So, did I just sit there and watch the cute movie and not give this anymore thought? No, that would have been foolish on my part. I was strategizing, actually, in the event that my leg bounced just the wrong way to make him mad, or one of the kids aggravated him if they had to squeeze out to go to the bathroom.  So, I made sure that my Asp was in my grasp, my pepper spray was ready to spray, and I discreetly removed my knife from my purse and put it in my pants pocket. I was ready if I had to defend myself.  But, I also recognized that the two kids were a liability to me if there was an altercation. So, I texted my husband and invited him to join me at the dollar theater. Through a series of texts he was brought up to par on the scenario, and secured a seat right behind Mr. Sausage in the theater.  I casually made it obvious to Mr. Sausage that I knew the man sitting right behind him. When the movie was getting ready to wrap up, Mr. Sausage decided to exit before all of the mushy, happily ever after took place in the film. All he left behind was the stench of his body odor and a lesson learned. No regrets. No fear. No rattled children. All was well.  As the children and I exited the movie theater, all they talked about was how cute the movie was. They were impervious to the problem, didn’t notice that my husband had joined us or that I had additional contents in my various pants pockets. We were able to keep everyone else safe without any stress or concern.

There’s one other thing that I want to share with you. While I was sitting there, enjoying the movie, I thought about you. Yes, you.  You; who may lack the sufficient confidence necessary to handle such a situation. You; who may be lacking in the appropriate tools of leverage necessary to handle such a situation.  While a firearm would not have been appropriate self-defense tool for this particular level of threat, nor was the environment appropriate; would you have been essentially unarmed otherwise? I decided that this man had obviously pushed around, without challenge, too many women in his life thus far. I want to do my best to ensure that you are not one of them in the future. So, I decided to share this little story with you. I hope it provides you with some food for thought and that you will see that occasions for vital mental and physical self-defense capabilities self-defense are not limited to robbery, rape, or a home invasion. And they are not all solved with one particular tool each time.  The great benefit of really internalizing and learning self-defense though, is that you can walk away from such circumstances without any regrets, and with your confidence still in tact.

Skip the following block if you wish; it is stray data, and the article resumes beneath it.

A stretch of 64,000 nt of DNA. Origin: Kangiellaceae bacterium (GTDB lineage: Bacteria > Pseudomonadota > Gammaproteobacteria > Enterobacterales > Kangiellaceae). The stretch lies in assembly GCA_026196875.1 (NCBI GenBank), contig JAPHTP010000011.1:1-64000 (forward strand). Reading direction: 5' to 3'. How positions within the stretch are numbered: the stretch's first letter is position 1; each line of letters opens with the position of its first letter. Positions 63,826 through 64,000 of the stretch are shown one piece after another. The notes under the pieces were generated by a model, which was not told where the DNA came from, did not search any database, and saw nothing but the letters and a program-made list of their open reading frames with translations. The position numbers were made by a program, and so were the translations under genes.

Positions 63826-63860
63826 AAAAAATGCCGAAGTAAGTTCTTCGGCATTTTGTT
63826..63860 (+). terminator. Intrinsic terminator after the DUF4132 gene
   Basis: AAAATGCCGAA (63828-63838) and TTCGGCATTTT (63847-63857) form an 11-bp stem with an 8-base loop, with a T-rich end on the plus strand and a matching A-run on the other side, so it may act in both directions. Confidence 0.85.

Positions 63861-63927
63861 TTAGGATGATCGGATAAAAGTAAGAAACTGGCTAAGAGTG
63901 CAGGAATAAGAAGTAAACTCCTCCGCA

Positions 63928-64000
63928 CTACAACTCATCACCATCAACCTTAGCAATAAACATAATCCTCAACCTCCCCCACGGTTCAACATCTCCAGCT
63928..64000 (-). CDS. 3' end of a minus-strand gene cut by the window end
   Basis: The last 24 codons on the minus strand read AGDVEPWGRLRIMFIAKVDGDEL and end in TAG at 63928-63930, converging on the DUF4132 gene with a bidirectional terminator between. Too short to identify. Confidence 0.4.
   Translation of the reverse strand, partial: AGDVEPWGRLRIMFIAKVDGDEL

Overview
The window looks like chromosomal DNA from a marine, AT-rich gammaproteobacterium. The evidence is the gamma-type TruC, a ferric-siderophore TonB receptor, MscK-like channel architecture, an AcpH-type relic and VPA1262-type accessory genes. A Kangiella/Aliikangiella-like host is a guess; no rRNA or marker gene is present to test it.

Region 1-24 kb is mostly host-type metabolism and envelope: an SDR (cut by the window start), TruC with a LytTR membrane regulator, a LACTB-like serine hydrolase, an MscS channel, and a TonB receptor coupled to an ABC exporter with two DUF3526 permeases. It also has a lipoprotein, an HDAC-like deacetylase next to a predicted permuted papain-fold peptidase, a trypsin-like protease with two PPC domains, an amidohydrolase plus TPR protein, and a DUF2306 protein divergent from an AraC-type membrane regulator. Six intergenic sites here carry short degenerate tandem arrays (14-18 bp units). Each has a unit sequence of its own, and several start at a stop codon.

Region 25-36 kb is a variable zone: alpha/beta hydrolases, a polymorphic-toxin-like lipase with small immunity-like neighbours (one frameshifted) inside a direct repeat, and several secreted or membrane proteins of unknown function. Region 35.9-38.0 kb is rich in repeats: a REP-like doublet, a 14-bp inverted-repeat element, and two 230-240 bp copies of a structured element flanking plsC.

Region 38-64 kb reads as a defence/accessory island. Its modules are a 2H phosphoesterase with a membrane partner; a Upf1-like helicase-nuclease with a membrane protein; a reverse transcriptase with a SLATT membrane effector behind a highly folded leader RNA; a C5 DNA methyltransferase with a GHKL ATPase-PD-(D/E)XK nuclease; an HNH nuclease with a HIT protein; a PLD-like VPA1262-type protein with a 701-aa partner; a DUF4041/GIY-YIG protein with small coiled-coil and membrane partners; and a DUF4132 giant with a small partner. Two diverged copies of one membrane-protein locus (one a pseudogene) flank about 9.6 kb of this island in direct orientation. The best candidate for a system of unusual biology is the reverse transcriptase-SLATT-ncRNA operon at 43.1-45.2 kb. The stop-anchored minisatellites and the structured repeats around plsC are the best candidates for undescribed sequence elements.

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For any questions or comments on this article, please leave a comment on the blog site so that everyone can benefit!

Copyright Protected 2010, Women of Caliber and Kellene Bishop. All Rights Reserved. No portion of any content on this site may be duplicated, transferred, copied, or published without written permission from the author. However, you are welcome to provide a link to the content on your site or in your written works.

Hone Your Natural Instincts

By Kellene Bishop

Ladies, it’s important that we control our bodies in a stressful encounter and not the other way around. The ability to do so may certainly make the difference between life and death.

Photo c/o hoboken411.com

Photo c/o hoboken411.com

For example, when a woman sees a gun pointed at her, her natural instinct is usually to scream and put her hands up in a manner of surrender—not keep them hidden and think. On the contrary, I have literally practiced handing my purse over to someone, PRETENDING to be a weak basket case and shooting my gun through my purse. That’s presence of mind that can protect your life. (Obviously, you would NEVER practice shooting a gun AT a human being. There’s no such thing a dress rehearsal for that.) I’ve also practiced pulling my asp from its hiding place as well as being prepared with other defensive devices.

Secondly, much like the Pink Panther movies, my husband regularly gives me practice of self-defense by startling me around the house. I have learned not to scream, throw my hands up flailing, and back away. I’ve instead learned to instinctively to go into “fight” mode, rather than “flight” mode. As a preferred target of criminals, it’s critical that we hone our natural instincts. After seeing many a woman fight viciously to protect their own child, I’m convinced that we were not programmed to flake out and crumble in a confrontation.